Has Anger Got the Best of You?
By Florence MacKenzie
Anger tends to get bad press. It’s generally perceived as being destructive to those involved and often this is the case. After all, it’s only one letter short of danger. However, anger is not always something to avoid. There are times when our anger is justifiable. For example, when we are indignant at those things that grieve the heart of God – where evil, malice, cruelty, injustice, and exploitation seem to know no bounds, we have every right to be angry.
Other times; however, the reason for our anger might be less honorable and all-too- easily we find ourselves coming under the control of this powerful emotion. Perhaps we get angry when things don’t turn out the way we would like. When we say, She makes me mad! we give power to that person to influence how we feel when, really, no one can make us mad unless we let them. Other people may often be the source of our anger, but we have control over our angry feelings. One way we can do so is by responding positively to two biblical instructions regarding anger.
The first of these is In your anger do not sin… (Ps. 4:4; Eph. 4:26). This indicates it’s possible to be angry without sinning. Take Jesus, for example. On one occasion His anger was directed against temptation when He responded to a comment by one of His disciples that He wouldn’t be killed (Matt. 16:23); He was angry at those with hard hearts (Mk. 3:5); and His anger was focused on people who misused the place of worship (Jn. 2:16-17). In all these instances, Jesus’ anger was controlled and appropriately directed.
Sadly, this can’t always be said of us. Our anger isn’t always for the right reasons and, even when it is, we’re in danger of dealing with it in the wrong way. Perhaps we harbor anger by clamming up, where we internalize or suppress our angry feelings. A major downside of this is that the anger might surface at a later date and be redirected onto someone who has nothing to do with its initial cause. We can also demonstrate anger by blowing up, where we vent or explode. According to Proverbs 29:11, this is how a foolish person behaves, but a wise person exercises self-control and keeps anger in check. This is such an encouraging statement because it suggests that an angry response to an unpleasant or provocative situation is not inevitable. The decision to respond in anger or with self-control lies with us – it’s our choice.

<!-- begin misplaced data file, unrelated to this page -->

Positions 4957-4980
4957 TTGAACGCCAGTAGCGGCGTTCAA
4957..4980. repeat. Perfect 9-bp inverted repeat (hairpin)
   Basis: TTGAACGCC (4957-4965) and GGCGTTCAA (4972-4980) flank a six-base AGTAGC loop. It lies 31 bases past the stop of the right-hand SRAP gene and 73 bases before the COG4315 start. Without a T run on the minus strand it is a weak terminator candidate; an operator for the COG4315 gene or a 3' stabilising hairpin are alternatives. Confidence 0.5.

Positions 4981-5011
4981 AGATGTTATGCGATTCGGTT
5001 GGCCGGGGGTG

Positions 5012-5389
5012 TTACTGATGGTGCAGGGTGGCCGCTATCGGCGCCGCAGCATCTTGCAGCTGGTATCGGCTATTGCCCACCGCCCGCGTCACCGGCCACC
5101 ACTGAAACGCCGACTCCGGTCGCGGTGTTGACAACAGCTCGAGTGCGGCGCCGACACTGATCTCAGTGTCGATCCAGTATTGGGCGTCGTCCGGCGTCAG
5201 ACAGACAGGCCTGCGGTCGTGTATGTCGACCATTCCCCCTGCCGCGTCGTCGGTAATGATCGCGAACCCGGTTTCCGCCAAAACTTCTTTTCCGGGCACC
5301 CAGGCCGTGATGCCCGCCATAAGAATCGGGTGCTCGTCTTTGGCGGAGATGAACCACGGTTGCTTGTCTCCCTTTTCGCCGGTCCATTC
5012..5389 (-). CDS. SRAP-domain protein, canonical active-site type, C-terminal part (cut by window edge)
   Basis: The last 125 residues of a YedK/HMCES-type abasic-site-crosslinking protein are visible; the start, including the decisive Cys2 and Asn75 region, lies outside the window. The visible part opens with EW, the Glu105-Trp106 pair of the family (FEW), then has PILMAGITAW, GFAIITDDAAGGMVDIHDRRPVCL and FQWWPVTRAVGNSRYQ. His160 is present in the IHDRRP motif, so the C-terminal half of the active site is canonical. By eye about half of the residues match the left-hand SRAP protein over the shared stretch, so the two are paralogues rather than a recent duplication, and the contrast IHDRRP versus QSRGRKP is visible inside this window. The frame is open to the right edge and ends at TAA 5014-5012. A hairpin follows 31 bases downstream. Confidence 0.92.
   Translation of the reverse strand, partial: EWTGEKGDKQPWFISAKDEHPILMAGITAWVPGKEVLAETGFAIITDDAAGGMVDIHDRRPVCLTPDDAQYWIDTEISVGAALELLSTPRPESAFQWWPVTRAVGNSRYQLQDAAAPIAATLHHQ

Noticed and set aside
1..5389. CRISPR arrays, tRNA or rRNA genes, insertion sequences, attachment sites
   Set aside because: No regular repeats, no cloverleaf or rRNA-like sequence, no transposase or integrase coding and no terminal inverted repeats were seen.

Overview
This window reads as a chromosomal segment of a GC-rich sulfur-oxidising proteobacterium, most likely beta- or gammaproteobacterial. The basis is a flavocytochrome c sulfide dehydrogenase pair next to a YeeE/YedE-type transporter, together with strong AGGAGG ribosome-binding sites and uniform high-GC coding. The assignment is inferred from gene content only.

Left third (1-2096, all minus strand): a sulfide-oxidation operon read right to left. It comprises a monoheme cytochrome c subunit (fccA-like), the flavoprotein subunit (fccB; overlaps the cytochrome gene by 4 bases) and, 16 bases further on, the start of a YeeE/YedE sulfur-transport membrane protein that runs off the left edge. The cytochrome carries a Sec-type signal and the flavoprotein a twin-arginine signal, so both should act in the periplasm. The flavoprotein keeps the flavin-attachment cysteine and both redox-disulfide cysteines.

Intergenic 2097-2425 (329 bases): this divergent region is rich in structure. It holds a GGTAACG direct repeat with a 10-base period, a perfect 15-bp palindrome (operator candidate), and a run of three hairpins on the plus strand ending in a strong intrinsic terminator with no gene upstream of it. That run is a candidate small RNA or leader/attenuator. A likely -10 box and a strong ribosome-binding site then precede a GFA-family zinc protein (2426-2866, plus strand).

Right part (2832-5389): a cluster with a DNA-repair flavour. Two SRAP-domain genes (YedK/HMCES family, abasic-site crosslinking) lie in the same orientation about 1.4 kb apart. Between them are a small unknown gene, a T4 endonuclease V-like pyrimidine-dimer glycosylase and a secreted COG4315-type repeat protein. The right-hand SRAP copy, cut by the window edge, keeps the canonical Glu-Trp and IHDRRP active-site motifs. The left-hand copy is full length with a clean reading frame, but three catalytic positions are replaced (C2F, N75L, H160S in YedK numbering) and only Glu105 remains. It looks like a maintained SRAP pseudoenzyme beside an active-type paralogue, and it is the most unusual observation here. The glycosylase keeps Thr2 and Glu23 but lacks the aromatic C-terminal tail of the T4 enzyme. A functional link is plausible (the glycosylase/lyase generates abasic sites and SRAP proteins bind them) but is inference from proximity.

The second biblical instruction is Do not let the sun go down while you are still angry (Eph. 4:26). Sometimes, we can get so mad at someone that we go to bed angry. The result might be we don’t sleep well and wake up feeling totally out of sorts. But what if we made a conscious decision to deal with the source of our anger before we settled down for the night? This might involve going to the person we’ve been angry with and admitting we were wrong. Other times, it will mean telling ourselves we overreacted and deliberately letting go of our angry feelings. Maybe the appropriate course of action will be to offer a heartfelt prayer of repentance. Whatever way we choose to deal with our anger, let’s do so before the day is over.
When anger threatens to engulf you, “take five:”
One - take deep breaths to relieve the tension associated with your angry feelings.
Two - take a walk in the fresh air to clear your mind and relax your body.
Three - take time to identify the reasons why you are angry and try to discover a solution.
Four - take the opportunity to confide in a trusted friend. She may suggest a way forward that you hadn’t thought of.
Five - take suggestions on managing your anger from books and articles that reflect biblical principles.
Many things are outside our control, but keeping our anger in check is not one of them. Isn’t it good to know that anger doesn’t need to get the best of us?